I've spent the last year developing my podcast on the challenges of work and finally get to announce it: meet WORK APPROPRIATE, from @CrookedMedia. First ep drops Wednesday 10/26 pic.twitter.com/rFWvif0noZ— Anne Helen Petersen (@annehelen) October 12, 2022
Study: Union workers earn $1.3 million more: I know last week was Wonk Week, but I’ve got some data here you might find interesting. In a new study published by The ILR Review, workers who are a part of a union earn on average $1.3 million more in their lifetimes. Sure, but did their bosses earn record profits???
Student loan relief is on the way: Looks like applications open October 23. (I’ll remind you.)
Uber Eats pays $3.3 million for alleged labor violations: Uber Eats has agreed to pay a $3.3 million settlement for a litany of alleged violations. According to the press release from Seattle's Office of Labor Standards, Uber Eats reportedly “failed to pay premium pay when workers went to pick-up locations and the locations were closed or the customers had cancelled or already picked up their orders, and when workers picked up and delivered items from certain drug stores in Seattle. OLS also alleged that, for 14 days in 2022, the company paid drivers $0.025 per online order rather than the required $2.50 in premium pay due to a software glitch.” So, on top of all the rest, for two weeks, Uber accidentally paid its independent contractors 1/100th of what they were owed, and it took an investigation from the City of Seattle to get them to return $3,333,088.30 to 10,467 gig workers. Companies: quit doing this shit!!!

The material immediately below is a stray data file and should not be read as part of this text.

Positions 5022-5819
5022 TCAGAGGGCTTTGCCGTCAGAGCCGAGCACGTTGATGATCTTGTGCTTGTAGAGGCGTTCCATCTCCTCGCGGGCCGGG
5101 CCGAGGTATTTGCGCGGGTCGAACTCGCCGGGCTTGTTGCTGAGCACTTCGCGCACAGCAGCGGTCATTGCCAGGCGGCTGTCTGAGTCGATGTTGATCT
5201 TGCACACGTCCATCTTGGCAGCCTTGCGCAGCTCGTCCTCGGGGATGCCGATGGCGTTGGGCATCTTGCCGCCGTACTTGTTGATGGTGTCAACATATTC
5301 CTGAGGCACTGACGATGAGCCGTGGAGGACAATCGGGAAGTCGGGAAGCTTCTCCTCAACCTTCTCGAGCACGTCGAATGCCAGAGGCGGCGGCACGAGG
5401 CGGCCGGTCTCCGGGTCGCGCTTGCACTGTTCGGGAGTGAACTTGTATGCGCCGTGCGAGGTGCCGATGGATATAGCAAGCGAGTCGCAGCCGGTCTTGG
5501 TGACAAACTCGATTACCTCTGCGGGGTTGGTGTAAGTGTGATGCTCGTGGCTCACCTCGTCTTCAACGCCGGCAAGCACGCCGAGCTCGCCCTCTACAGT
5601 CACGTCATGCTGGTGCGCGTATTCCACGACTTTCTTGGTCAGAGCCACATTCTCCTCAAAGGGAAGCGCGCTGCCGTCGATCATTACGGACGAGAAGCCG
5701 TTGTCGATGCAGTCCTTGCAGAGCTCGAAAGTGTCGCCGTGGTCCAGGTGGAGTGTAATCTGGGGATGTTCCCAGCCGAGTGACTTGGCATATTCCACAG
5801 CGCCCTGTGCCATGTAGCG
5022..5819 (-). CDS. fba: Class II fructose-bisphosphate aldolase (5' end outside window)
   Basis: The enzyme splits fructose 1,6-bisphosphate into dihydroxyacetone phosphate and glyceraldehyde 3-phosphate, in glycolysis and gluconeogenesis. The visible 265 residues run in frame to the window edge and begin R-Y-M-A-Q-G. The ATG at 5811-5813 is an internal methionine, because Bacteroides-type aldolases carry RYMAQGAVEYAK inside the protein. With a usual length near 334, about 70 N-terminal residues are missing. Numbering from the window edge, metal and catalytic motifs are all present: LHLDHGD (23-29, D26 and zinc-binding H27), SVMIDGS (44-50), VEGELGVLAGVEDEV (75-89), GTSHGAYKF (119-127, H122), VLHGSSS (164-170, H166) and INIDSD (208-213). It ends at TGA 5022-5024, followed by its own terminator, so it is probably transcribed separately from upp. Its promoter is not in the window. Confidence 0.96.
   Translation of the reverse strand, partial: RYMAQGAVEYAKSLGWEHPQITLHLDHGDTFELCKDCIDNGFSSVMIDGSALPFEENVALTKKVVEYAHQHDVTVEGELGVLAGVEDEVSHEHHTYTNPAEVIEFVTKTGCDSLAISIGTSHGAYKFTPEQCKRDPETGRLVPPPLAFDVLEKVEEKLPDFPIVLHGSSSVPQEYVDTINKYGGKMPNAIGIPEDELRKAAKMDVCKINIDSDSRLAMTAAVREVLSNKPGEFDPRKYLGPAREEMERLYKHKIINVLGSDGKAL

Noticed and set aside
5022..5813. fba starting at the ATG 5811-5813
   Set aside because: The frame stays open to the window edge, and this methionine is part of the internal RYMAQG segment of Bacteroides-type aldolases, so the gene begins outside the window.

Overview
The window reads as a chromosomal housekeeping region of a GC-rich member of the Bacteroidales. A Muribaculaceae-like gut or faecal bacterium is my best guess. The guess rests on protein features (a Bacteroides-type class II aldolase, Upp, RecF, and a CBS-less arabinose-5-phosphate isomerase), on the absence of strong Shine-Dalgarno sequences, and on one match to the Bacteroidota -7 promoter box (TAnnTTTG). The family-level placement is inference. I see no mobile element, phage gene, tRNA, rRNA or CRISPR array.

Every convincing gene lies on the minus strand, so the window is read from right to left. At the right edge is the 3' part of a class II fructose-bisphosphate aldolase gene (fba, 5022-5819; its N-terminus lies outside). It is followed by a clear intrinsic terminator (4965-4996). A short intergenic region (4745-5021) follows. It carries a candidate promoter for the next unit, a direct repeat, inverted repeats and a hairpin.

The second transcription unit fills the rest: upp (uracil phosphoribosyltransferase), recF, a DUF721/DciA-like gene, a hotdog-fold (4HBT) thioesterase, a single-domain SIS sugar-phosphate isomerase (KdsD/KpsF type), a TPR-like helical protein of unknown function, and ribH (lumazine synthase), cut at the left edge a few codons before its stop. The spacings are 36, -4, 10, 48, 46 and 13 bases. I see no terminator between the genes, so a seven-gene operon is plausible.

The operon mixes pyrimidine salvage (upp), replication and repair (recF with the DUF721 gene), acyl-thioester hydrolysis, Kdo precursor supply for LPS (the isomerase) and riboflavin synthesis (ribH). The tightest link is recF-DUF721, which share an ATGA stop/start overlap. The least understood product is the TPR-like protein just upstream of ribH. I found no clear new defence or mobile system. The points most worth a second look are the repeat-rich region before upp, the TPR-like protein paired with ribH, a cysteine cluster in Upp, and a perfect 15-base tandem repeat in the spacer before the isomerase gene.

Biden looks to end gig economy: Fucking good. His administration’s new proposal looks to correctly classify workers who are "economically dependent" on the companies they “contract” with, the total number of which is debated. Death to the gig economy. Long live health insurance and working one job—instead of five freelance gigs and four side hustles—to pay your bills.